It’s been an unusually busy week at the House of Representatives.
First, Representative Kevin Yoder and Representative Jared Polis’ bill requiring law enforcement to have a warrant when obtaining emails got a majority co-sponsorship, and now the House has passed an amendment that will limit surveillance programs at the National Security Agency.
The House voted 293-123 in favor to defund the program yesterday.
The amendment, attached to the Fiscal Year 2015 Department of Defense Appropriations Act (House Resolution 4870), would stop funding for searches of information on U.S. citizens in government databases. If this bill passes, the NSA would also no longer be allowed to require or request “backdoors” from private companies or organizations — meaning no more easy access to your emails, chats, and browser history.
Last year, Germany’s Der Spiegel got a hold of documents from whitsleblower Edward Snowden showing that the nation’s spy agencies has planted software to get special access to disk drives, computers, and routers from some of America’s top tech companies.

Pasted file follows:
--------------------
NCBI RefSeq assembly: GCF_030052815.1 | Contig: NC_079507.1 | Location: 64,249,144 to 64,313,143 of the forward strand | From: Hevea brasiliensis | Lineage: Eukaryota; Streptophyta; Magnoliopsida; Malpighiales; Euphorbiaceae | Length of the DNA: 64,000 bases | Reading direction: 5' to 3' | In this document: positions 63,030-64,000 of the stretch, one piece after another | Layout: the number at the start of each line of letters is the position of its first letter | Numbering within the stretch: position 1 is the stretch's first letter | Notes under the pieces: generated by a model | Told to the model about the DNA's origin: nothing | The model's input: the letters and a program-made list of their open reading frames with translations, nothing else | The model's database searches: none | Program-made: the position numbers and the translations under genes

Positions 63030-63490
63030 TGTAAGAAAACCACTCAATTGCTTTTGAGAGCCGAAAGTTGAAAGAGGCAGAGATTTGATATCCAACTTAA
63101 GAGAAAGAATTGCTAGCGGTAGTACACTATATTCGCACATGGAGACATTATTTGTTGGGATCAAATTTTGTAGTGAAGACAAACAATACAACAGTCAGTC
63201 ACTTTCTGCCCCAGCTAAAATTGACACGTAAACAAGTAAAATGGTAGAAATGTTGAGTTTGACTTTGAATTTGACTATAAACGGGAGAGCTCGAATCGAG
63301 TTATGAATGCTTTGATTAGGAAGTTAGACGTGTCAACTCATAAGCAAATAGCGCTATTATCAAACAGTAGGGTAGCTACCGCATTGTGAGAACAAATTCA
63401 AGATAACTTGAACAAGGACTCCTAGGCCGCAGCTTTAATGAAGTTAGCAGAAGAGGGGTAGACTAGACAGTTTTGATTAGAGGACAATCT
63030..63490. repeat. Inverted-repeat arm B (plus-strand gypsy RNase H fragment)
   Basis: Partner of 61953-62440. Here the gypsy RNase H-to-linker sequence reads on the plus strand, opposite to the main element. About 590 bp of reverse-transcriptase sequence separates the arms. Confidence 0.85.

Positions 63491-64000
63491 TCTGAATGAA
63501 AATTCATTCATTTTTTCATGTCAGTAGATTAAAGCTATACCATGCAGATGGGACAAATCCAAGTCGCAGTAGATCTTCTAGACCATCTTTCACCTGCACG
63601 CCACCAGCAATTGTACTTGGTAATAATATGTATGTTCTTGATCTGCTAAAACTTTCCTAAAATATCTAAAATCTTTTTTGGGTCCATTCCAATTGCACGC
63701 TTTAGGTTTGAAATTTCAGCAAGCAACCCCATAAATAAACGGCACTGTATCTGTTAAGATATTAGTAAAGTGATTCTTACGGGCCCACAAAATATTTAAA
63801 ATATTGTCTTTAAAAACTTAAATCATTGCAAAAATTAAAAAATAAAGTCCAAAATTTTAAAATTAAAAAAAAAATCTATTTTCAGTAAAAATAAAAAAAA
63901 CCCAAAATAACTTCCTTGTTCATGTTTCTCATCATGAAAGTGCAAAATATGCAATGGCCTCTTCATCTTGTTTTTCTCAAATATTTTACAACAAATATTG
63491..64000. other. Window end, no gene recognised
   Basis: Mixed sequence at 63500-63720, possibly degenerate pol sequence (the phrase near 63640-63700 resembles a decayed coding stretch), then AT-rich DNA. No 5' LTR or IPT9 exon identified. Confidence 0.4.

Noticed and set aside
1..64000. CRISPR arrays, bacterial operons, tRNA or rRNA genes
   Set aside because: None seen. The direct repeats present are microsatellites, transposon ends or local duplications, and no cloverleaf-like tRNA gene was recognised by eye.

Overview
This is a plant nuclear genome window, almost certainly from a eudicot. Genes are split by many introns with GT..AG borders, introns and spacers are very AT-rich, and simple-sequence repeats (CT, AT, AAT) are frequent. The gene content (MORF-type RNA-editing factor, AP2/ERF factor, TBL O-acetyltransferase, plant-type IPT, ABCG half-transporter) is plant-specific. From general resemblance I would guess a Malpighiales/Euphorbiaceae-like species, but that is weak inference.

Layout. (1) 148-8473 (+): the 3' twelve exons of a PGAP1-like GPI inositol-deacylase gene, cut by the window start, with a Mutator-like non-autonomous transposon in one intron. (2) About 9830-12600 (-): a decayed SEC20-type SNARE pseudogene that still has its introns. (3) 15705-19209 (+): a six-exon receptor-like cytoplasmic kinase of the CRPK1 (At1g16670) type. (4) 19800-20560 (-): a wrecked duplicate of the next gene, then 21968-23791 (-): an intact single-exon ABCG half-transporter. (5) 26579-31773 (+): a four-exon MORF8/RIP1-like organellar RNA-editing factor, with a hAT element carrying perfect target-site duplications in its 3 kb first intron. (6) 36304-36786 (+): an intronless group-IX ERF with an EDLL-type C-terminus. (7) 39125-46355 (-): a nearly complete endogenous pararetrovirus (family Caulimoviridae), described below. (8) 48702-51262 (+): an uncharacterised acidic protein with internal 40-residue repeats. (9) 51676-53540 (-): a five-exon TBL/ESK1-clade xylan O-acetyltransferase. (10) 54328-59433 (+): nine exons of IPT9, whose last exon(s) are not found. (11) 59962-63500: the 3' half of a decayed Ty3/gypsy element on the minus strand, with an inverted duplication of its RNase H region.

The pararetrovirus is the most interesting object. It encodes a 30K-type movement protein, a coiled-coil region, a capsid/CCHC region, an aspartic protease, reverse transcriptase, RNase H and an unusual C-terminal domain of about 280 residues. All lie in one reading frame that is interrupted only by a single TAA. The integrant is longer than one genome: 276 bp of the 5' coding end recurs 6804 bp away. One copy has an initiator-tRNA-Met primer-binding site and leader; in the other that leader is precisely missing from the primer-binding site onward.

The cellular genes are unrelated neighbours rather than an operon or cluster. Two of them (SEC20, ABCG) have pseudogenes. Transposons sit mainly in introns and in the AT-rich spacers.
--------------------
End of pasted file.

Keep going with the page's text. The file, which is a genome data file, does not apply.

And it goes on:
“The American people are sick of being spied on,” said co-sponsor Thomas Massie (R-KY), who brought forth the amendment with Silicon Valley favorite Zoe Lofgren (D-CA).
The House has generally been more aggressive against the NSA, with a bill passed in May to effectively end the controversial mass collection of Internet and phone data.
Not everyone was thrilled with the move. “This amendment would create a blind spot for the intelligence community tracking terrorists with direct connections to the U.S. homeland,” said Chairmen of the Judiciary Committee, Bob Goodlatte. “Such an impediment would put American lives at risk of another terrorist attack.”
As we’ve noted before, since Congress is in an election year, it’s unlikely anything major will become law; the bill still needs to pass the reluctant Senate and then be signed into law by President Obama.
But after the election, when Congress is likely to take up the NSA issue with renewed priority, this bill sends a strong message that at least half of the the legislative branch wants a dramatic overhaul of the nation’s spying practices.
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